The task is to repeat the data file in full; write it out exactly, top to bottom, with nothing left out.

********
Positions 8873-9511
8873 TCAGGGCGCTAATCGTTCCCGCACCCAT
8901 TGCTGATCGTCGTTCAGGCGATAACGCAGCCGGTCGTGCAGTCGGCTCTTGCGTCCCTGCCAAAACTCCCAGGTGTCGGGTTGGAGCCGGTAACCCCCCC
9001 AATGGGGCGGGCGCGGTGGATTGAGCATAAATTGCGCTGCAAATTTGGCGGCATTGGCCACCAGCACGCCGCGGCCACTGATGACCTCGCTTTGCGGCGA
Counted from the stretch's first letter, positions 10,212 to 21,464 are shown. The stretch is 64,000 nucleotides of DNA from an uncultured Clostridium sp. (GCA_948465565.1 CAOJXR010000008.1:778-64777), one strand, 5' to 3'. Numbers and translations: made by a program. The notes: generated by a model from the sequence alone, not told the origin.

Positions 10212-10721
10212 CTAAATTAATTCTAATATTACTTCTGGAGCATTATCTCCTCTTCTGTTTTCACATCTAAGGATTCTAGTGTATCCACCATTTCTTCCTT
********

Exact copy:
Positions 8873-9511
8873 TCAGGGCGCTAATCGTTCCCGCACCCAT
8901 TGCTGATCGTCGTTCAGGCGATAACGCAGCCGGTCGTGCAGTCGGCTCTTGCGTCCCTGCCAAAACTCCCAGGTGTCGGGTTGGAGCCGGTAACCCCCCC
9001 AATGGGGCGGGCGCGGTGGATTGAGCATAAATTGCGCTGCAAATTTGGCGGCATTGGCCACCAGCACGCCGCGGCCACTGATGACCTCGCTTTGCGGCGA
Counted from the stretch's first letter, positions 10,212 to 21,464 are shown. The stretch is 64,000 nucleotides of DNA from an uncultured Clostridium sp. (GCA_948465565.1 CAOJXR010000008.1:778-64777), one strand, 5' to 3'. Numbers and translations: made by a program. The notes: generated by a model from the sequence alone, not told the origin.

Positions 10212-10721
10212 CTAAATTAATTCTAATATTACTTCTGGAGCATTATCTCCTCTTCTGTTTTCACATCTAAGGATTCTAGTGTATCCACCATTTCTTCCTT